ZigBee Arrival Sensor For Car

More information please.
What exactly are the things this zigbee module could do? Where do you put this module? How do you connect / power the module?

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The module is a simple zigbee module that has capability to report battery voltage, binary input and temperature at regular interval. While our hub receiving these reports, we know the module is present at home.

The module contain vibration and radar motion sensor.

In summary, the module can detect human presence in your car. It can detect significant vibration the car subjected to like if someone bumped to my parked car. It can detect whether my car is powered on or off. I talk about how shortly. And at last, we can detect whether the car is present at home.

I put this module in each of my car. Some of my car has usb port. Some I bought cigarettes lighters to usb converter. In the picture, you will notice the usb connector. This is the way I detect the car is powered.

Let me know if this is not clear.

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@polargeek, thank you for the kind words. Yes, I started to use it with more than just my garage door.

For my hobby, I do some soldering work. I am always worry whether I have turned off my soldering iron before I leave home. I use automation to detect when the car is power on, I send status of all my devices/windows or doors that I am worried about. It saves me a few minutes of driving back in case I did not turn off something/ close some window. This automation may not work in less than 1/10 occasion. Sometime, you just change oil and need to start the car on the sport without ever leaving the home. You will get some notification. I am not bothered by it since it is kind of rare in my life.

Out of curiosity did you write your own firmware or use something like the configurable firmware from https://ptvo.info/ ?

It is a specific firmware for the custom board.

NOTE: If you running Zigbee2MQTT version 1.25.2 or newer, you do not need to manually copy the external converter. Zigbee2MQTT has included the converter as part of their release. You can directly start the pairing/joining process. Please watch for my notes below. They are still valid.

I just want to add some information on how to use the sensor. I uses Zigbee2MQTT. All I need to do is to copy “external converter”. In zigbee2mqtt, for devices that has not been commercialized, the driver does not get included in the release. Zigbee2mqtt allow us to make our own driver called external converter.

Here is the external converter for the sensor.

You will need to copy the driver to the zigbee2mqtt config folder. Then, you will add the converter in the configuration like below.

Then, restart the zigbee2mqtt instance and start pairing in zigbee2mqtt. When the sensor is discovered, you will see something like below in the zigbee2mqtt dashboard.

At this point, all the entity above will be available to your Home Assistant to automate.

Here are my personal notes.

  1. Once everything is assembled, I personally power the sensor without battery connected. I use a stable DC power and pair the sensor with the hub. I do not have issue paring the sensor with battery. However, I know internally that I coded some slow down during battery powered to save energy. Therefore, I like to pair my sensor while it is in DC mode. Once paired, you can power down the sensor and install the battery. I recommend you charge the battery fully before you install it in the car for convenience.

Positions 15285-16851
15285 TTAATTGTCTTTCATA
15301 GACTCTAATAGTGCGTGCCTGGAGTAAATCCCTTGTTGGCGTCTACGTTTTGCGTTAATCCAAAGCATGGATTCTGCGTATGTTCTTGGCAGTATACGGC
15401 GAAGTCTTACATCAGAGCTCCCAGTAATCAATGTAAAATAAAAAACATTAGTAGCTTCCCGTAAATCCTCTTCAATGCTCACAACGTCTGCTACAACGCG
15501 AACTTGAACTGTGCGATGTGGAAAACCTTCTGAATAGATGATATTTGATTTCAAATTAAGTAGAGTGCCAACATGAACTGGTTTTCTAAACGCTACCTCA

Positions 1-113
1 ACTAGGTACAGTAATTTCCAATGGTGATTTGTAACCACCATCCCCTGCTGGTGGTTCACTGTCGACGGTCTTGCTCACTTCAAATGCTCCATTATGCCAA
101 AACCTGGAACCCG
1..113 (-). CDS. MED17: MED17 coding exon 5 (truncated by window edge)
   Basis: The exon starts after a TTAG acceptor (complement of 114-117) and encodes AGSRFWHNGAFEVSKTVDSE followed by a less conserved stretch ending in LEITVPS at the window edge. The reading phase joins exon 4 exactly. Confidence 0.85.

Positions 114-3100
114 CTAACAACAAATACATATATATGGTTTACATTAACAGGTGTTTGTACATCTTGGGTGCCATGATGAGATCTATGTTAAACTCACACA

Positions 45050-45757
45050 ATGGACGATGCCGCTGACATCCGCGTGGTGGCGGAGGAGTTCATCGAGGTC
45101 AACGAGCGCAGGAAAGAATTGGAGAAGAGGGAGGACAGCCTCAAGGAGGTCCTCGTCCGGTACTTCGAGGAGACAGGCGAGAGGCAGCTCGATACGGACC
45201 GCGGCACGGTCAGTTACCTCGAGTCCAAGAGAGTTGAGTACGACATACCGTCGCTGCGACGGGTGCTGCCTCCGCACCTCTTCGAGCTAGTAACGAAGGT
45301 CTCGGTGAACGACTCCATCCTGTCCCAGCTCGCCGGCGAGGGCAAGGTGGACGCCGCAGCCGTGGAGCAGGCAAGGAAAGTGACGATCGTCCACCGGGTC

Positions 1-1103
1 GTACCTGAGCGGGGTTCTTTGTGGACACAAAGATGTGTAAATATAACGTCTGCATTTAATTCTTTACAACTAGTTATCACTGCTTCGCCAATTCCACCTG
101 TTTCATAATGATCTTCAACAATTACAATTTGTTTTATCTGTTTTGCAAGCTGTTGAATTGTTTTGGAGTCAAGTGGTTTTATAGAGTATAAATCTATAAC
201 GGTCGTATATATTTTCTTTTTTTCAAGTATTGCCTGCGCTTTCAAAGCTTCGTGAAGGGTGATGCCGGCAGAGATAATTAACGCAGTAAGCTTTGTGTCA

2. I am told that you should have the antenna installed when the module is powered. If you do not have the antenna installed, it may damaged the radio. On my personal sensor, I did forget install the antenna a few time while on power. I immediately taken care of the issue. I did not observe any issue. I would re-qualify the recommendation that we probably should not leave the sensor on power without antenna for a long time. If you have to do this for short period of time (a few second), I would not worry about it. I find the module is quite hardy.
  3. if you get your motion radar sensor here is the pinout where you can wire it.
  4. Once you have the sensor ready to install in your car, I recommend that you find a place in the car where it is not exposed to the sun. Putting the sensor behind the windshield is probably not a good idea. I want everyone of us to be careful when handling battery.

That’s a great project ! :raised_hands:
I’m just curious about the range of the zigbee.
How far away does the car have to be for it to work?

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The “short” answer is if you watch the first video, the distance is approximately 2 to 3 house away from my house as the car is moving in the video.

If you are interested on long answer, here they are.

From what I observe during my testing, the speed of the car impact the range. If the car is parked, the sensor will connect as far as 5 houses way from mine. If I drive above 30 miles per hour pass my house, it may not detect the sensor at all. I do not know this for a fact as I live in a community. I do not want to test this scenario.

Antenna is also play a role. The antenna pictured has 3dbi gain. If I fit it with longer antenna, it will make the range further. I do not have number on what the range differences between 3dbi vs 9dbi antenna. This is less important than the next point.

Lastly, the car and our house is in a way a Faraday cage. The car is extreme case of this because of the steel and glass around it. If you really want to extend the range this is the biggest thing to tackle. One thing I do is to get an external antenna like this for my mini cooper.

I test with having one of my Zigbee repeater outdoor. Our house is a Faraday cage as well. I have wooden house which is not bad. But, concrete and steel garage door does not help with the range.

Please be warn though, I personally required myself to be able to see my house before the garage door is open. I do not want to have my garage door opened when I am 10 houses away. I don’t think we want to over extend the range as well.

I am testing the above out of curiosity. At the end of the day, I did not overthink it. I just go with what I have and put the sensor in my car. My Zigbee network detect the sensor when I am coming home from 2 to 3 house away. I am happy.